A recent change to EU state aid guidance is threatening to create "big problems" for renewables projects, campaigners warned. Friends of the Earth has filed a formal request to the European Commission calling for an urgent review of guidance that requires all renewable energy projects with more than 1MW of capacity to undergo a competitive bidding process in order to secure government support. They warn that it would make it much harder for mid-sized renewable energy projects, such as community-owned solar farms or large rooftop solar arrays, to secure support.     Business Green 

Sea ice surrounding Antarctica reaches record levels as it hits 20 MILLION square kilometers 
Sea ice surrounding Antarctica has reached a new record high. NASA says it now covers more of the southern oceans since the satellite record began in the late 1970s. The upward trend in the Antarctic, however, is only about a third of the magnitude of the rapid loss of sea ice in the Arctic Ocean. The new Antarctic sea ice record reflects the diversity and complexity of Earth's environments, say NASA researchers.     Mail Online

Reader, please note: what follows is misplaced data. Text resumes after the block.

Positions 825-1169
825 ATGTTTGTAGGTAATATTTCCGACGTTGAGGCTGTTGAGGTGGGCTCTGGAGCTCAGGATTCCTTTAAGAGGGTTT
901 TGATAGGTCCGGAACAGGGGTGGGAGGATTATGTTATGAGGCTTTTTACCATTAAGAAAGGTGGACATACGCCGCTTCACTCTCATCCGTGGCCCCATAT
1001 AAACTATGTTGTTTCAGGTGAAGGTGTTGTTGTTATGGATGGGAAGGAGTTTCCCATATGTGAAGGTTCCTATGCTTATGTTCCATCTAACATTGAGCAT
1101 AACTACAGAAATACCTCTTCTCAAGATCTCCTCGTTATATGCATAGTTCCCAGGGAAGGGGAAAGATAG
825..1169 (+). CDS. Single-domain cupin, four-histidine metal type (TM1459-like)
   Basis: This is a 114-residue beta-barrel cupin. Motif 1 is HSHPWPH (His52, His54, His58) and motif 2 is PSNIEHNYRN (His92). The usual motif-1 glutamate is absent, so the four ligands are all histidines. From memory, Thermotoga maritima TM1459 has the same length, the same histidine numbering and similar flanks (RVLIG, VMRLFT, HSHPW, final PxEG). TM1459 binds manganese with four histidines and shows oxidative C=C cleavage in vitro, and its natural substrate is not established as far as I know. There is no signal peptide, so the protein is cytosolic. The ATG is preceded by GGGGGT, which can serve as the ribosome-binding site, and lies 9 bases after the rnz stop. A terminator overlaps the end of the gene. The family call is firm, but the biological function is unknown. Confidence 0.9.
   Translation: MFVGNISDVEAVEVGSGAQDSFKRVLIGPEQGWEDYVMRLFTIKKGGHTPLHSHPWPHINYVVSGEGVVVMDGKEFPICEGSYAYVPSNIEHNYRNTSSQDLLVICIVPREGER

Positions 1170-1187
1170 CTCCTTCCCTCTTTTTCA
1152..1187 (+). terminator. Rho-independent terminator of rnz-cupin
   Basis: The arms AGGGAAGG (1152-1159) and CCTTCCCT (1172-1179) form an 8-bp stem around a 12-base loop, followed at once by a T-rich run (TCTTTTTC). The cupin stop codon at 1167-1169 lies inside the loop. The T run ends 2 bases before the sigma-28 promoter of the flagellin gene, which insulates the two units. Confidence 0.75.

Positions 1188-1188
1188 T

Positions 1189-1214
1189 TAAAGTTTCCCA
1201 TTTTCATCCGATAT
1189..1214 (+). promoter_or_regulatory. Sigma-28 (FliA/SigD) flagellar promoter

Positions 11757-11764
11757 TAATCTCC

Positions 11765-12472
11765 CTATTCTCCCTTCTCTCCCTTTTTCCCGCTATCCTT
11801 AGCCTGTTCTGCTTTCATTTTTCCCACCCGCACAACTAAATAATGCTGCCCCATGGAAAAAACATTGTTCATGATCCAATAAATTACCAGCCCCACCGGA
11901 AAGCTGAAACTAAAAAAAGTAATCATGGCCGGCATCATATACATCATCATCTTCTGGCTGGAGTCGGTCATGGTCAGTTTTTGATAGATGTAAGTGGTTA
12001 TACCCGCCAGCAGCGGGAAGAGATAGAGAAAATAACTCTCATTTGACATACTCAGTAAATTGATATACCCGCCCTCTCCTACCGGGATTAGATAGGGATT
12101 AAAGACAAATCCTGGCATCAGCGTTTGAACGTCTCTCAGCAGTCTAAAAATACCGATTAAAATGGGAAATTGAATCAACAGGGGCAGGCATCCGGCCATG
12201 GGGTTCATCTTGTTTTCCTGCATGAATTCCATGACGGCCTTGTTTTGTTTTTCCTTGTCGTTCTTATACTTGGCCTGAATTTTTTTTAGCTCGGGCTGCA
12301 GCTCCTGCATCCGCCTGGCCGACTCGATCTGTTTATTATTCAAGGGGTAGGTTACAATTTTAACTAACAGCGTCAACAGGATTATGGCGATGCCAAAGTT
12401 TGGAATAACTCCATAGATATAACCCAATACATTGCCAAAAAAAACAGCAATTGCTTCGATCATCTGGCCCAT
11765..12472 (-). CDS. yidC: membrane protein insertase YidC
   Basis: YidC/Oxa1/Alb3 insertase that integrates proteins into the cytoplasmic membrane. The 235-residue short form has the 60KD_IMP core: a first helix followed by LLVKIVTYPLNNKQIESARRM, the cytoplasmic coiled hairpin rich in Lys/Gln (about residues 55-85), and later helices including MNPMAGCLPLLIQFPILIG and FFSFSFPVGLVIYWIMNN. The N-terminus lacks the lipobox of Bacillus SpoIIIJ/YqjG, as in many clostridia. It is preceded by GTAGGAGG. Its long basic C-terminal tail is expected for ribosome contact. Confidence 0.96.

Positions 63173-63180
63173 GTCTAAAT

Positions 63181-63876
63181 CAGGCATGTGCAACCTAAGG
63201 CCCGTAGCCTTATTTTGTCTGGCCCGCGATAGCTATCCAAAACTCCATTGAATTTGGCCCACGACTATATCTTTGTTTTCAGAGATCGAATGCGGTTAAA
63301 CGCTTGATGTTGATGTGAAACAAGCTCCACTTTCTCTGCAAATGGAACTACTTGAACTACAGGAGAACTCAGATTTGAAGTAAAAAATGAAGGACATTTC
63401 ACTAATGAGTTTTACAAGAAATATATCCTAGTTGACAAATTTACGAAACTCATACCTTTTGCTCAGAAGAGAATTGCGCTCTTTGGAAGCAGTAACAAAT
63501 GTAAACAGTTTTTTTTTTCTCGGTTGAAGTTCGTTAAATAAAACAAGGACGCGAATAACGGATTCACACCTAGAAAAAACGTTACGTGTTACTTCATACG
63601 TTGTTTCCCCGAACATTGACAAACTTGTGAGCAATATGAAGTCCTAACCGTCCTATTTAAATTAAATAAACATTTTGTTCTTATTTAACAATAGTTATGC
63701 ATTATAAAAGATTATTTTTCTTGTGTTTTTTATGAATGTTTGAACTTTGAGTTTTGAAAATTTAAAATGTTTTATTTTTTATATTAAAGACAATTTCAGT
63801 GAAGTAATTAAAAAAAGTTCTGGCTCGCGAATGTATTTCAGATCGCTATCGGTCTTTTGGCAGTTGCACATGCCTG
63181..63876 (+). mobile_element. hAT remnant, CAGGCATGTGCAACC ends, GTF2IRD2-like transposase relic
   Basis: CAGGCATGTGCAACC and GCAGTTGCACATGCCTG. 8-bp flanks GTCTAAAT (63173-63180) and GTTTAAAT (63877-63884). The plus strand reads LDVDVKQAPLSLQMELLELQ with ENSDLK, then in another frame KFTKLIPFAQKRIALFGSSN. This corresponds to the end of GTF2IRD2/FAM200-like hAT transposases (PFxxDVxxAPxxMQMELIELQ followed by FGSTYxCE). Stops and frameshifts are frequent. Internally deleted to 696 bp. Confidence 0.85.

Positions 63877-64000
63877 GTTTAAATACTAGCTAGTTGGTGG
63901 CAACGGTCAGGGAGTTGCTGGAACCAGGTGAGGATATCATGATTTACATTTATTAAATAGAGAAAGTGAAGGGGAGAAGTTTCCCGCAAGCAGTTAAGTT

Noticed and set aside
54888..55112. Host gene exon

Without New Policies, Federal Watchdog Says Canada Will Fail To Meet Climate Goals 
Canada's government isn't doing enough to meet its 2020 target for greenhouse gas emissions reductions, according to a new report from the country's environmental watchdog. Canada had pledged to reduce its emissions 17 per cent by 2020, but a new report says Canada's emissions look set to be virtually unchanged. According to the report, the lack of regulations on Canada's burgeoning oil and gas industry are contributing heavily to the country's failure to reduce emissions.     Climate Progress 

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Is burning wood for energy worse for the climate than coal?

  • 07 Oct 2014, 16:50
  • Simon Evans

Drax Power

An article in today's Daily Mail says it is "lunacy" to run Drax power station on biomass instead of coal. Converting the plant to burn wood destroys forests and emits more carbon, it says. The paper calls this a "living, humming, forest-destroying symbol of the shameful absurdity of European energy policies".

Drax and the Department of Energy and Climate Change (DECC) do not agree. DECC is giving money to conversions at Drax and other power plants because they are helping the UK meet an EU target to get 15 per cent of its energy from renewable sources by 2020.

DECC says this will cut carbon too, if the right kind of biomass is used. But what does the right kind of biomass look like? Let's try to unpack things a little.

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Around the world in 22 carbon capture projects

  • 07 Oct 2014, 11:52
  • Simon Evans and Rosamund Pearce

Avoiding dangerous climate change is still possible but will cost more than twice as much if we don't have plenty of  carbon capture and storage (CCS).

That's what the Intergovernmental Panel on Climate Change  concluded earlier this year.